Coming soon is v0.3.2.1b, which will have some OpenTafl AI performance improvements, along with a benchmark mode. (Turns out my new work laptop, with a Skylake i7, is about as peppy as my desktop’s Sandy Bridge i5 at 4 GHz, at least as far as mono-core performance is concerned.) It’s a little faster now than it was before v0.3.2.0b; v0.3.2.0b caused some serious performance issues as a result of a bugfix for server mode. Now that I have a good profiling setup, I expect some further improvements in the medium term.

The pace of releases will probably slacken somewhat over the summer—I don’t have nearly as much planned, now that network mode is finished. Possibly support for online tournaments, and support in the headless AI client therefore, but that’s a luxury feature, not a requirement. The fall will probably see some OpenTafl AI improvements, in the hope that I might be a slightly better competitor in the pool stage of the tournament.

v0.3.2.1b is out, at the usual place. Also has 19x19 tafl, and a functional terminal-only mode.

Is this pronounced “taff - ull”?

I pronounce it more like taa-ful.

v0.3.2.1b had some embarrassing JAR build bugs, so v0.3.2.2b is out now to correct those. (Oops.)

I’ve always said ‘taa-ful’, like ags1. I don’t know how Old Norse went, but I’ve heard some people suggest the original pronunciation was more like ‘taa-vul’. Personally, I’m fine with the unvoiced labiodental fricative.

v0.3.2.3b has been out for a day or two now. In the next few days, I expect to have v0.3.3.0b released, which will implement loading of saved games over the network, as well as provide additional configuration options for more competitive games, allowing hosts to turn off replay mode and spectator chat.

Following that, v0.4.x is on the horizon, to include two main features: playable variations, which will be built into saved games and will enable features like tafl puzzles, and OpenTafl AI improvements.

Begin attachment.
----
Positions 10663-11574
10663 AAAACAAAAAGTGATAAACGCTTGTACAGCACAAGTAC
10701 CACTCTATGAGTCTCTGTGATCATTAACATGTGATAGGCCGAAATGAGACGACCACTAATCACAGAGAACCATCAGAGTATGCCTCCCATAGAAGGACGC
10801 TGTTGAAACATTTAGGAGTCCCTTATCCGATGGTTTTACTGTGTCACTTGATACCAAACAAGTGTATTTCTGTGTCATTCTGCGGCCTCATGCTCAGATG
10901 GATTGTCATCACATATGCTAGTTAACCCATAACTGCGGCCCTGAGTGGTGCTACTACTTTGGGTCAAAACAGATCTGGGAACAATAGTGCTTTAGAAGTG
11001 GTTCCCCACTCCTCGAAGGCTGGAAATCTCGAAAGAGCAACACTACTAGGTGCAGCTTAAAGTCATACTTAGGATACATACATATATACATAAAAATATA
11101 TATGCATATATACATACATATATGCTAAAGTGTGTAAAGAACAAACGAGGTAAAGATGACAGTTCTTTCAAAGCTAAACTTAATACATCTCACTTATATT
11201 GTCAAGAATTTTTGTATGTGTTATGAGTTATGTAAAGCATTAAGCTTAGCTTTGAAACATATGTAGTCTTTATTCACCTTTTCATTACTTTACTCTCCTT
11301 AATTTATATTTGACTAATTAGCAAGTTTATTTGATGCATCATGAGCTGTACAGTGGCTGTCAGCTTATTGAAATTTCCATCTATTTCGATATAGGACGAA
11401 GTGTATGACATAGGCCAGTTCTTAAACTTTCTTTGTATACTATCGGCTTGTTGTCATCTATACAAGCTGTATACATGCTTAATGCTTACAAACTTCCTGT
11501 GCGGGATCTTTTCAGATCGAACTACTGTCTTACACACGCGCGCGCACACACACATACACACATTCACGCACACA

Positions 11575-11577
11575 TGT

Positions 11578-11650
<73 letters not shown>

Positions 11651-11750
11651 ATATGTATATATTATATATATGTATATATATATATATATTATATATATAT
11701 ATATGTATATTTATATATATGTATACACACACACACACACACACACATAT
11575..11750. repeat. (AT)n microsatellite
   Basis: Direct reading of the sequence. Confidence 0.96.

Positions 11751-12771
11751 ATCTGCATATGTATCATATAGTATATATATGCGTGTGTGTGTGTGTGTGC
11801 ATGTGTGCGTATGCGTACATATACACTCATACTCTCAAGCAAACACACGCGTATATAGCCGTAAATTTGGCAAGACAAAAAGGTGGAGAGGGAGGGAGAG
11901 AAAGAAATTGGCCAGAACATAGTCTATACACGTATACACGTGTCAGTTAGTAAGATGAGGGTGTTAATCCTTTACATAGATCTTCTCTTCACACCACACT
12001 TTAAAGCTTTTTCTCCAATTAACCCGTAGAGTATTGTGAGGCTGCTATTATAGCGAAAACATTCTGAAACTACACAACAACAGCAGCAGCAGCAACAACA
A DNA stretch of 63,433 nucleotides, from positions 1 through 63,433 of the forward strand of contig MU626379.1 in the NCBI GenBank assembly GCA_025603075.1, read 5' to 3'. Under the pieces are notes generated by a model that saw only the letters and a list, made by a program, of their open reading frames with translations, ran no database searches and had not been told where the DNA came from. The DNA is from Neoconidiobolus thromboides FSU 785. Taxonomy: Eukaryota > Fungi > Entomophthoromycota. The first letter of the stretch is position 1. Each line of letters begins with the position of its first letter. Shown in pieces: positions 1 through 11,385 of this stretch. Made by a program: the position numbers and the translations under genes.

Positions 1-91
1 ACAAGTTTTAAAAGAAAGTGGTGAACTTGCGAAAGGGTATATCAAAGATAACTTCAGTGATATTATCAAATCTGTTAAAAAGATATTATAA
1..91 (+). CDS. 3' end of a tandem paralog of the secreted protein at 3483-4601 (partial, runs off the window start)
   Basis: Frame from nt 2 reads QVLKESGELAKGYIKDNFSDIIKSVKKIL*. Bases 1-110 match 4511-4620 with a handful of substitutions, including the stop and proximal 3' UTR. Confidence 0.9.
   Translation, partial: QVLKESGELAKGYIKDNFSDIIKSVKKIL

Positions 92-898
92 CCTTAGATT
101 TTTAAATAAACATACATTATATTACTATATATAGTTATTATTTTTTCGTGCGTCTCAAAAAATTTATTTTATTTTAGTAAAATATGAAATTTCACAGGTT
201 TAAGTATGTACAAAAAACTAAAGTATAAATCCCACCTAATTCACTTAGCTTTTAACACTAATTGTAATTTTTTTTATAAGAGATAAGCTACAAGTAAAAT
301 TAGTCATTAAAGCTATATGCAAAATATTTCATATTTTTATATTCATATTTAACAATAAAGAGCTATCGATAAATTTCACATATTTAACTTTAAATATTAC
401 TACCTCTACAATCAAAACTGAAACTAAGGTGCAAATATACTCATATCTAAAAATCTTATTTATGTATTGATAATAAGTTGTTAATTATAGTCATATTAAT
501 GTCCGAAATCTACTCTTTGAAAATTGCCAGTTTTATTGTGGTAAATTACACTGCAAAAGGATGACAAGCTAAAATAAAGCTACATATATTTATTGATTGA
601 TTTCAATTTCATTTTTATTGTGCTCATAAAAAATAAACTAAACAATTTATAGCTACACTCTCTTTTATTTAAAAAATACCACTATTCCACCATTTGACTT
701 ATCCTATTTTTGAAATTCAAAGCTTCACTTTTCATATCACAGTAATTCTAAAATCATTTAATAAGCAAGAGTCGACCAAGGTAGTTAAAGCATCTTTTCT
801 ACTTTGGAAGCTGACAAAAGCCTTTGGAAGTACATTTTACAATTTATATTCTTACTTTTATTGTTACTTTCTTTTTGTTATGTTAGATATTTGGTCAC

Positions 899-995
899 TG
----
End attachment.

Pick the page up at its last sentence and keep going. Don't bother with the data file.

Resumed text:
Steady progress! How is your AI coming on?

Nothing to report since a few versions ago—the networking stuff and UI improvements have really eaten up my time.

I have a lot of fun AI stuff planned for 0.4.x: improvements to the evaluation function should net me some better play, and I have a few heuristics left to add which should improve my alpha-beta performance. I’ll write about those more when I’m closer.

OK, now you’ve got me worried. That all sounds very formidable.

For all that it sounds impressive, it still can’t even come close to beating me, unless I really misplay badly, and I’m not all that great a tafl player.

v0.3.3.0b is now released. This one wraps up network play functionality, including playing saved games over the network and some configuration options for hosts to disallow spectators to talk to players and to disable analysis and replays for the players.

v0.4.x is moving from ‘on the horizon’ to ‘coming soon’.

There will be at least one more release in the v0.3.x series before I move on, to correct two issues:

  1. On large boards (15x15 and 19x19 especially), having the rank and file labels on the top and left alone makes for very difficult reading in the bottom right corner. To fix this, I’m now rendering the rank/file labels on all sides of the board, and the ‘info’ command now shows the coordinates for all moves a piece can make.
  2. When loading a saved game over the network, the time-remaining information from any previous game loads is lost when the game is re-saved. I’ll have to change the network protocol version again, but it should be a fairly easy fix. (I just have to send the info along with the move list.)

In other news, I made what may turn out to be an AI improvement, but I haven’t had OpenTafl play enough games against itself to know for sure yet. While I’m off at church this morning, I’m going to have it run 100 or so and see what happens.

My AI has soaked up more time than I expected. It’s playing ok, but I don’t think it’s anywhere near human level yet. At least it’s at the point where all I have left to do is the fine tuning, so it’ll definitely be playing in December :slight_smile: